Though they may share a lot of similarities in shape and form, pickerel and pike are two different species altogether. In fact, most anglers just assume they have caught a small pike when they have a pickerel.
Several differences between the two are worth noting, especially if you’re struggling to separate the two. It’s easy to understand the differences, catch a small pike, and still assume you have a pickerel.
The best way to identify pickerel vs pike is by looking at size and coloration.
Pickerel vs Pike
Key Differences between Pickerel and Pike
One of the key differences is one of the most obvious. Northern pike are enormous in comparison to pickerel. There are also subtle differences between pike and pickerel that are worth noting. At first glance, they look similar in their patterning. However, on closer observation, there are differences.
Pickerel have medium to small spots or patterns along their scales that are often linked like chains. Pike, on the other hand, have smaller circles across their scales that aren’t linked at all.
It’s also important to note that just because pickerel and pike are different species, doesn’t mean they aren’t related. They are related and closely so.
Weight and Length Differences
A northern pike can easily reach lengths of 25”, with some even growing as long as 30”. A pickerel may be lucky if it grows to half that length, generally reaching only 10” to 15”.
When it comes to weight, a pike can reach up to 40lbs but are generally closer to 10lbs. Pickerel can grow as large as 9lbs but average only 2 to 4lbs. The time when a pike is most easily confused with a pickerel is when they are small and not fully grown yet.
Fins and Gills
The fins of both pickerel and pike are very different as well, even though the fins aren’t the first thing people think of when making the comparison. With pike, the fins are red or brown. However, they are more often somewhere in between.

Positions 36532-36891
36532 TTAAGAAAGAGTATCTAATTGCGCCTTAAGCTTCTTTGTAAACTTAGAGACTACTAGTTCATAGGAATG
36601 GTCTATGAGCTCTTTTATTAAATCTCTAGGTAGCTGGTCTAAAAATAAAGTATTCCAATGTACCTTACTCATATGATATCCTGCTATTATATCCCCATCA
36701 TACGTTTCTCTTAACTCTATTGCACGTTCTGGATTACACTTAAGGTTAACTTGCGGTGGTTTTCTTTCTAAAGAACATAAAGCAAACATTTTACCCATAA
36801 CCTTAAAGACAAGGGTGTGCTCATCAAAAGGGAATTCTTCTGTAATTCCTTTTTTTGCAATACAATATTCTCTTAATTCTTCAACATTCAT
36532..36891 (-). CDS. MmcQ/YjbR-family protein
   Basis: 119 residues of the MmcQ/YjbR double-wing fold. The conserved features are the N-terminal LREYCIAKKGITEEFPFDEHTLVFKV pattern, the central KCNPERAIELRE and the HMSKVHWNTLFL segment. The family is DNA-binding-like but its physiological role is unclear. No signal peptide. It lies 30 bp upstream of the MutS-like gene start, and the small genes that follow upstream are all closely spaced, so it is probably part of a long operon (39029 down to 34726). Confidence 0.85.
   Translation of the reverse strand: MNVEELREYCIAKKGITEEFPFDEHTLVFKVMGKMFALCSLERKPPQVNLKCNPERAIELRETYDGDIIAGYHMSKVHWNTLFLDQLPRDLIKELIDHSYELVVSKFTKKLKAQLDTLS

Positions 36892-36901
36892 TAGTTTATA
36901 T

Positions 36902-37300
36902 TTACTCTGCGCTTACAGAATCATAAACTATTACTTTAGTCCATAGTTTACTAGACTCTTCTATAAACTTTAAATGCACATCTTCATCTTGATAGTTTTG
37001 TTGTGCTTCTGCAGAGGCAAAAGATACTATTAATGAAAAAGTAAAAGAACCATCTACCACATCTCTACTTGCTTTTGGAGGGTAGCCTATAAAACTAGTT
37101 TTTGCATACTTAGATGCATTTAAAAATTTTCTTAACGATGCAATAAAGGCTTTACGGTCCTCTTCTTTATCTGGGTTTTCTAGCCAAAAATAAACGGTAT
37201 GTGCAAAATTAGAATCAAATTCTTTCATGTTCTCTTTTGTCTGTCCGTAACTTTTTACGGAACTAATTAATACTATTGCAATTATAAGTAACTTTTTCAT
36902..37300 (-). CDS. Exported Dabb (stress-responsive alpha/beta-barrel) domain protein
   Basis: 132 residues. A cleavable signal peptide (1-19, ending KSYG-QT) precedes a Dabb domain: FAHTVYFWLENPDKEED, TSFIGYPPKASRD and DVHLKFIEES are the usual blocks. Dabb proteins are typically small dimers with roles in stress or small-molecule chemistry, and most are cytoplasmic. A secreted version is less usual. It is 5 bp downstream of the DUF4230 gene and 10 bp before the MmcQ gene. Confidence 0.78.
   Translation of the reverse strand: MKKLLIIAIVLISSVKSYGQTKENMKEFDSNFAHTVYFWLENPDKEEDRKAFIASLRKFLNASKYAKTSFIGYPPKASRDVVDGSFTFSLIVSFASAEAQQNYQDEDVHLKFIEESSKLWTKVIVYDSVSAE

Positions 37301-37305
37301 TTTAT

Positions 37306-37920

Pike fins are a little more rounded as well. Pickerel fins are smaller in comparison and tend to have a faded look rather than the deeper colors of pike. Their gills are different too. A pike’s gills will lack any sort of scales, while a pickerel’s gills are covered in them.
Is Pickerel Good Eating
Pickerel are generally considered to be pretty good. Maybe they’re not the best dish in the world, but they have the advantage of not tasting very fishy, which is always a plus. Their meat is also flaky. So if you like fish tacos, pickerel is a good choice.
The skin is considered a no-go, however, so if you are cleaning a pickerel, it’s best to remove it entirely.
Best rig to use for Pickerel
Lures and live baits are a pickerel’s favorite, with spoons, topwater, jigs, spinnerbaits, and crankbaits being the favorite choices for anglers. They prefer many of the same things as their larger cousins, just on a smaller scale.
Pickerel feast on minnows, making them the best baitfish you can choose. Slow trolling is very effective with pickerel, especially in a slow boat, a live minnow, and a slip bobber.
Best rig to use for Pike
Many of the same things that work for pickerel also work for pike, with the addition of softbaits (on the large side) and jerkbaits. As far as live baits are concerned, pike prefer minnows as well, but you can add shiners, shads, ciscos, and suckers to that list as well.
Pike can cause havoc with bite-offs, so make sure you have a solid leader on there.
Though they are different species, pike and pickerel are closely related fish and even share some of their eating habits. If you’re looking for the big one, northern pike should be on your list. They are much larger than pickerel.
Pickerel are good-tasting fish in their own right, so size isn’t everything here. Thanks to their close relations, the same rig and most of the same lures or live baits work well with both. The only difference is the size since you will need larger baits for pike.
There are some hybrid versions of both pike and pickerel out there, and they’re sure to create even more confusion. However, now that you know the fundamental differences between the two, separating pickerel and pike should be a lot easier.
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